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Between Language and Consciousness: Linguistic Qualia, Awareness, and Cognitive Models


The main goal of the paper is to present a putative role of consciousness in language capacity. The paper contrasts the two approaches characteristic for cognitive semiotics and cognitive science. Language is treated as a mental phenomenon and a cognitive faculty (in contrast to approaches that define language as a primarily social phenomenon). The analysis of language activity is based on the Chalmers’ (1996) distinction between the two forms of consciousness: phenomenal (simply “consciousness”) and psychological (“awareness”). The approach is seen as an alternative to phenomenological analyses typical for cognitive semiotics.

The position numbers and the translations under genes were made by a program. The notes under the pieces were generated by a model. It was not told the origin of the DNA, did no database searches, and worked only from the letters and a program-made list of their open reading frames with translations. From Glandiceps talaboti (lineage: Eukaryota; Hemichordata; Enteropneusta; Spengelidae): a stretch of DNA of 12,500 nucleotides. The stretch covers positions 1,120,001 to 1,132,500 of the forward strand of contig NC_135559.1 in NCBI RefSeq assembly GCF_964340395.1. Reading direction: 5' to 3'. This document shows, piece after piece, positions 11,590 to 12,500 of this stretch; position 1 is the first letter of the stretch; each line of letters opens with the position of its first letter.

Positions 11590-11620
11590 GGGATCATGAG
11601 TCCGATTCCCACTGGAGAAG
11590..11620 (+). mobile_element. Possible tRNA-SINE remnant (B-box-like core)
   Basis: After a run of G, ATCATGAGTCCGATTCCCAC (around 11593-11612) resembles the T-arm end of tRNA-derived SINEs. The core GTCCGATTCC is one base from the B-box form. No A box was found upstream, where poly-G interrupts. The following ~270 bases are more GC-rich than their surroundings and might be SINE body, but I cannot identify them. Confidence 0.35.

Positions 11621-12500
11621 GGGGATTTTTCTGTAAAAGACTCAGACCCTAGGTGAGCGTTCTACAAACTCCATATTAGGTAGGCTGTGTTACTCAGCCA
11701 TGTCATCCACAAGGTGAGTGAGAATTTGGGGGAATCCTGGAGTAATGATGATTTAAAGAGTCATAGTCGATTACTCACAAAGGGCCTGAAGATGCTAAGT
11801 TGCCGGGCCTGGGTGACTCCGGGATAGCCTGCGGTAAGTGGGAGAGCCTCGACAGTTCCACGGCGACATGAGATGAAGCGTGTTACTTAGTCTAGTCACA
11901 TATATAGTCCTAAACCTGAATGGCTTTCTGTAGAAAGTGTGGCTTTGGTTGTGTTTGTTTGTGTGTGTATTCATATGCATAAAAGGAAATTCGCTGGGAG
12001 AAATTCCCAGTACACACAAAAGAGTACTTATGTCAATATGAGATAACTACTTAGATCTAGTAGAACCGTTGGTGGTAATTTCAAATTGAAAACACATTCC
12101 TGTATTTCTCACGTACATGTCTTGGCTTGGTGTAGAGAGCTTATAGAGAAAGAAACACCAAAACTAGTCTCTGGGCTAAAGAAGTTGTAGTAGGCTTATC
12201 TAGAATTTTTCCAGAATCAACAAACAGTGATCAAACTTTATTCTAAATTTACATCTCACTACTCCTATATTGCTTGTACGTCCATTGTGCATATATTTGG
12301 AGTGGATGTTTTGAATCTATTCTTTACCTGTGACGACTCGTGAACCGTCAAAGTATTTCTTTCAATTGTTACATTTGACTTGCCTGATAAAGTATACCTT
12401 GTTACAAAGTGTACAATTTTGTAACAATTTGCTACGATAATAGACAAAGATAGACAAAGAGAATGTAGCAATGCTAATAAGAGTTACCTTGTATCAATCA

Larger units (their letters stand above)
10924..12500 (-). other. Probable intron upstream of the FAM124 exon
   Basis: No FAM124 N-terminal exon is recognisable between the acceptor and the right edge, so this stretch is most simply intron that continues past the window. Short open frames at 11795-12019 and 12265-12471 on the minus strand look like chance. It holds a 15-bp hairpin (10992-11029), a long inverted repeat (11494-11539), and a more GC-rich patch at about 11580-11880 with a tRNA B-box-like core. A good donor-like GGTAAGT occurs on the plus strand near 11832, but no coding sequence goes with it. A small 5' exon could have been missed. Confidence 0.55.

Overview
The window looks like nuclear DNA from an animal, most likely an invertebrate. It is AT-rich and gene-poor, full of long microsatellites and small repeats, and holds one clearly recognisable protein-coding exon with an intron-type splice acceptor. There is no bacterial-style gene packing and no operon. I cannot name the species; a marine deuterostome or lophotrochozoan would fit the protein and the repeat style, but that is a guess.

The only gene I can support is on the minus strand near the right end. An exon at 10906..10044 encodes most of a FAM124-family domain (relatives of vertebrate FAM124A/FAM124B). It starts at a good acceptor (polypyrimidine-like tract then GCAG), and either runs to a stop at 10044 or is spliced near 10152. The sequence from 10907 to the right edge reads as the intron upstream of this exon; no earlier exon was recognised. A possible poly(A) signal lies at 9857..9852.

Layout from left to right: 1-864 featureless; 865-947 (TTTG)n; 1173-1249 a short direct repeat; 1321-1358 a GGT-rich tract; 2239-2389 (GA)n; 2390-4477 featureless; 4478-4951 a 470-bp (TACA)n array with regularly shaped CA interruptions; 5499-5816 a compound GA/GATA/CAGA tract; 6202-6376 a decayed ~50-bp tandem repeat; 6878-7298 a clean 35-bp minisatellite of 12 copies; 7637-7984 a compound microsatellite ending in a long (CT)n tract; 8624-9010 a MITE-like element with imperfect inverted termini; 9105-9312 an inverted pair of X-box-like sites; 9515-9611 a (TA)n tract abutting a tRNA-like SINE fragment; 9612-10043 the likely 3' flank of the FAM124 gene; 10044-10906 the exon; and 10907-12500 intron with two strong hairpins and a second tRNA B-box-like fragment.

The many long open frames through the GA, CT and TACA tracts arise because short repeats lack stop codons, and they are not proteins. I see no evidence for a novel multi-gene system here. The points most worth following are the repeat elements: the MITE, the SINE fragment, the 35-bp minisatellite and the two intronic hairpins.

Further, a cognitive model of the language faculty is described. The model is implemented in SNePS/GLAIR architecture and based on GATN grammar and semantic networks as a representation formalism. The model - reflecting traditionally distinguished linguistic structures (Jackendoff 2002: 198) - consists of phonological, syntactic, and semantic modules.

I claim that the most important role in the phenomenon of language (and in explanations thereof) is played by psychological consciousness. Phenomenal consciousness accompanies various stages of language functioning (e.g. linguistic qualia), but is not indispensable in explanations of the language faculty.

Calendario de la edición:
4 veces al año
Temas de la revista:
Philosophy, other